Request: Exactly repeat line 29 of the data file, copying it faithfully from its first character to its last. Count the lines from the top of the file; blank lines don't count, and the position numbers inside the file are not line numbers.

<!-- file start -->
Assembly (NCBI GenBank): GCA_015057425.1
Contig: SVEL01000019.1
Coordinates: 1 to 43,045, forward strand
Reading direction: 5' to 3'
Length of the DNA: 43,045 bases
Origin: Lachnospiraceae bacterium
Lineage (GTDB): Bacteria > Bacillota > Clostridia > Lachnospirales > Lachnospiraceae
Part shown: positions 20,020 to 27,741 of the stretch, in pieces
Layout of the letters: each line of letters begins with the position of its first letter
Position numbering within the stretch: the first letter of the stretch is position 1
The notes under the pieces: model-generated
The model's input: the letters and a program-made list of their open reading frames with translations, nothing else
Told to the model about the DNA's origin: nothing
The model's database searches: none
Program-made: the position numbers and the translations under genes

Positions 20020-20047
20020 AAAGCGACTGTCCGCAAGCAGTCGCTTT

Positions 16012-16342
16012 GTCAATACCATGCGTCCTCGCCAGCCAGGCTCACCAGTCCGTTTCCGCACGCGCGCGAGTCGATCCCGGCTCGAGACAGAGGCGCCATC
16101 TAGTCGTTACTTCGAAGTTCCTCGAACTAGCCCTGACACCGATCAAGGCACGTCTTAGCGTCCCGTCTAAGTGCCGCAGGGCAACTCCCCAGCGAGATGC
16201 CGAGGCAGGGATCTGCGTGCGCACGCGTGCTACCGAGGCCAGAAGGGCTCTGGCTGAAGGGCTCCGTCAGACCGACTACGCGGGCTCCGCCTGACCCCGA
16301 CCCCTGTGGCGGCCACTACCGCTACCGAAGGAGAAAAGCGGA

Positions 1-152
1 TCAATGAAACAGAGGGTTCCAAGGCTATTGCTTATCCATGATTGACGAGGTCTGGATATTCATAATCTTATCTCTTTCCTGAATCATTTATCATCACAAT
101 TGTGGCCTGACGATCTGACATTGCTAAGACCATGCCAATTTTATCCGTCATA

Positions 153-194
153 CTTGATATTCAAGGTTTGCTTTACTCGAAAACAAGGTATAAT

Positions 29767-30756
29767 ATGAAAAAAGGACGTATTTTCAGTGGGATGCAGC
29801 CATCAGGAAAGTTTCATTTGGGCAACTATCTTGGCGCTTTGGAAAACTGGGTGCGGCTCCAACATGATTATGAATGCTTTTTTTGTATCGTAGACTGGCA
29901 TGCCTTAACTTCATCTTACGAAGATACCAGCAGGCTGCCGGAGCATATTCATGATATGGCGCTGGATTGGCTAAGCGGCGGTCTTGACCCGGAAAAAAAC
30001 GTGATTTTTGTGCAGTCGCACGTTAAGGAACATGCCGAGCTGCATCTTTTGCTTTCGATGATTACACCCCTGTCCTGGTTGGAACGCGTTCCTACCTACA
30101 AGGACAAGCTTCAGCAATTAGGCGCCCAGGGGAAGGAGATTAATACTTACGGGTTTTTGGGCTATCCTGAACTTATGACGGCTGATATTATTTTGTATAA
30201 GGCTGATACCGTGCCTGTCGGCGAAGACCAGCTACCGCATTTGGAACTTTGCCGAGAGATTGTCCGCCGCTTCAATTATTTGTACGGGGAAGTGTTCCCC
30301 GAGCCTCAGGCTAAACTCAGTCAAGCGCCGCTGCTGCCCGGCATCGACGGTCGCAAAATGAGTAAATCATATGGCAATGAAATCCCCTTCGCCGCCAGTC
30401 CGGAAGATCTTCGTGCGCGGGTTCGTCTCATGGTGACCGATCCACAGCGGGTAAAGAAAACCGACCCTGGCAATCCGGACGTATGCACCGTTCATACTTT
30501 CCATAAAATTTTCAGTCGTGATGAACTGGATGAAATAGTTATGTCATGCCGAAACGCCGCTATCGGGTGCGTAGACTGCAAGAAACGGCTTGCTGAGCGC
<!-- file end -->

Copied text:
29767 ATGAAAAAAGGACGTATTTTCAGTGGGATGCAGC